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Has anyone ever done a stepper motor fix using the glovebox access method (by cutting part of the panel to get access). How easy is this compared to pulling the dash. Seems like this should take only 2-3 hours but at the expense of some cosmetic damage.
 

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2015 Chevy (Holden) SS, 1989 Milano (Shankle Sport), 1991 164S
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I did it by going through the glove compartment, and it is not easy but can be done. Two problems arise once you get in there. One, the rhs defrost ducting is in the way to get to the back screw. Two, the **** back bolt. Alfa could have made this an easy job with only a couple of minor changes but then it wouldn't be Italian, would it.

You start by dropping down the glove box lid and popping out the little door to the left. then using a fine one ended hacksaw blade, you can carefully cut away some of the back panel to open a hole for your hand and wrench. Once you are finished with the job, you can carefully glue the cutout panel back in place and no one can tell, esp with the glove box lid closed. I bent the defrost duct down and away (takes a lot of force to bend/distort) after removing the bottom clamp. The big problem is the back bolt which holds the fwd end of the stepper motor bracket. It is up against the firewall and hard to get to. When I put the mess back together, I first cut a vee to the bolt hole so that I could install the bolt loosely first and then just slide the bracket forward under the head of that bolt. Then I could tighten it later.

There is a discussion in the 164 Digest site which describes a couple of special tools which a guy in Europe dreamed up. Search for that to see if it will make the job easier. His method does not involve cutting the glove compartment, but I thought he must have had really long very skinny fingers. Also, take a look at the AlfaPro web site, where you will buy the necessary replacement gears. They have lots of pix. Remember, it's the gears which go bad, not the motors, as they are pretty indestructible. Also remember to insert the little brass bushing on the fan shaft to reinforce that area.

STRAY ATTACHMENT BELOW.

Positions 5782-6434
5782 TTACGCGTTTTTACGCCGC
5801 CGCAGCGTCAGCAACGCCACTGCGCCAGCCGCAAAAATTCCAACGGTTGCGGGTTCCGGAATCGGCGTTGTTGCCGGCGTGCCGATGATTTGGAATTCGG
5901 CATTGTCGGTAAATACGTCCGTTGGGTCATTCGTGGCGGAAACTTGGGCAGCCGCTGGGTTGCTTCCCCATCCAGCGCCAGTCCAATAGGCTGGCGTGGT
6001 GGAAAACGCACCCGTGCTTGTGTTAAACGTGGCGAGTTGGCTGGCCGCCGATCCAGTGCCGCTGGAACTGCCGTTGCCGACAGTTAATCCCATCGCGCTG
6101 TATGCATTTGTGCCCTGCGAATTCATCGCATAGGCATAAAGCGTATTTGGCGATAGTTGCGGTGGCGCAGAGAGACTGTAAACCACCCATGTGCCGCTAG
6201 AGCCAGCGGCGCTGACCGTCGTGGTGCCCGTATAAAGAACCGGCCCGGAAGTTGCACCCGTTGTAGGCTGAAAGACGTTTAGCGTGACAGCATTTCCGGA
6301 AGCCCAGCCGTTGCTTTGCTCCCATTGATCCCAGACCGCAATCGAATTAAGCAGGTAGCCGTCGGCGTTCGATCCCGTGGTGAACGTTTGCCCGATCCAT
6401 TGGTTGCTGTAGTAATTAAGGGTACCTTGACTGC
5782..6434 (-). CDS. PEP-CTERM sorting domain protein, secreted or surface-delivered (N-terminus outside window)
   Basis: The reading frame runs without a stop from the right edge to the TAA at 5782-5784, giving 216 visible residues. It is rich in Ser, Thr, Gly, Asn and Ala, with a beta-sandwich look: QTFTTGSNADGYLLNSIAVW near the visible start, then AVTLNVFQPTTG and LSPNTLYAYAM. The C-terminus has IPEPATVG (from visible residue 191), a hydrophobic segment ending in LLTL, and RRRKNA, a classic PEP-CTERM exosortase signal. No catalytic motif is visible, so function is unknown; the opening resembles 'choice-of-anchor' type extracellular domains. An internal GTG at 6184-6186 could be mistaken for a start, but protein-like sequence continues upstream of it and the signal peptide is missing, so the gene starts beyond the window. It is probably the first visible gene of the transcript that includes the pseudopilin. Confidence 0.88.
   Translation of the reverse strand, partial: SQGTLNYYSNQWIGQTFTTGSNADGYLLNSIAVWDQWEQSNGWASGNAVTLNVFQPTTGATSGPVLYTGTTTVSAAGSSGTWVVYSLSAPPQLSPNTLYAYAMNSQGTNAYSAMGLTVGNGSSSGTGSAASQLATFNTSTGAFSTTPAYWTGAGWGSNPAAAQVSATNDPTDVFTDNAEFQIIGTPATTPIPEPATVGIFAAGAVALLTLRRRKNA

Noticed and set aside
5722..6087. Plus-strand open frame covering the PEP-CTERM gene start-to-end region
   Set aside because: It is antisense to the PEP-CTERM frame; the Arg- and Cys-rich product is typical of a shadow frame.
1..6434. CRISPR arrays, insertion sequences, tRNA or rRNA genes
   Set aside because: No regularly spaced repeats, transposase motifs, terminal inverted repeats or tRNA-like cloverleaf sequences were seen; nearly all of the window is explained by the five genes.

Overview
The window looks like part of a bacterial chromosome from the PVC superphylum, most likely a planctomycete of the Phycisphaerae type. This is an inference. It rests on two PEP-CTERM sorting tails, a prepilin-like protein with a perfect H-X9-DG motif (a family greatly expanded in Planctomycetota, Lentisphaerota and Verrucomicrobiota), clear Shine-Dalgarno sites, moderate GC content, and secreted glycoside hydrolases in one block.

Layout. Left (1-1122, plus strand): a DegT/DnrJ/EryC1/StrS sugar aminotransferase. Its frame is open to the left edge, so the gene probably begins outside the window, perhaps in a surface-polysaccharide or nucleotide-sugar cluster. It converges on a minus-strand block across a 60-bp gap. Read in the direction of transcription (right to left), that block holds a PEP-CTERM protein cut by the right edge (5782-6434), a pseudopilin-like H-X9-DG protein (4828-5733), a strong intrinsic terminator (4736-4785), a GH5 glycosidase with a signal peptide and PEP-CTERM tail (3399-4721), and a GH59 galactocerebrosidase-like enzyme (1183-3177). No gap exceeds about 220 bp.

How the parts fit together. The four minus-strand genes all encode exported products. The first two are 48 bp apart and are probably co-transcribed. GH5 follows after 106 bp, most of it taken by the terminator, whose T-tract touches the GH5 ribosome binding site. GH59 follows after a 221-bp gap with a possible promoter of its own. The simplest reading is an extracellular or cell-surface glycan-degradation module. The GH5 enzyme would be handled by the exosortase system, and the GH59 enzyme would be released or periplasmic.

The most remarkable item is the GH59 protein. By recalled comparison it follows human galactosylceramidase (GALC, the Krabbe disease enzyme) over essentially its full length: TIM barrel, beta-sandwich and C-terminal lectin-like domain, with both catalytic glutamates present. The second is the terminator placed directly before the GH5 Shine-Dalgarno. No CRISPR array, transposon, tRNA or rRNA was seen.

Some people and most shops prefer the "move the dash back" method. I had no interest in getting involved with disconnecting everything to move the dash, but that was before I did it the "through the dash" way. One good thing is that if you do move the entire dash back, you can then renew all the old really icky foam gaskets for the a/c system. That stuff is vile and sticks to everything, and you should really replace it with something decent, American made.

Good luck with your choice. There are advantages and disadvantages to both methods, but looking back, I think I would have tried to move the dash back so that I could have replaced the foam from hell.
 

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Has anyone ever done a stepper motor fix using the glovebox access method (by cutting part of the panel to get access). How easy is this compared to pulling the dash. Seems like this should take only 2-3 hours but at the expense of some cosmetic damage.
Do it the way the Manual explains, I do not recommend this way. You can pull the dash halfway and get it all done very easy. takes time but not hard.

If your A/C is not working you can also access it through the engine compartment.
Through the glove boox is a mess and hard to see. I did not enjoy it at all and regretted cutting the box. I pulled it after that. Much easier.
Make sure to use gloves one pulled and plastic on the carpet to catch the oily foam. Replace with new foam. I also insulated all the tubing, new brass gears and ring and all seals.
I plan on a dash replacement in the future.

Jason
 

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1991 164L
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A/C Drum reinforcing ring

Don't forget to get a plumbing ferrel from home depot and file a notch in it to fit over end of drum where front stepper engages. If drum broken you have to repair so stepper will engage and turn drum.

Alfa 164 TSB 80.94.01 ring info

Alfa 164 TSB 80.93.02 dash info
 
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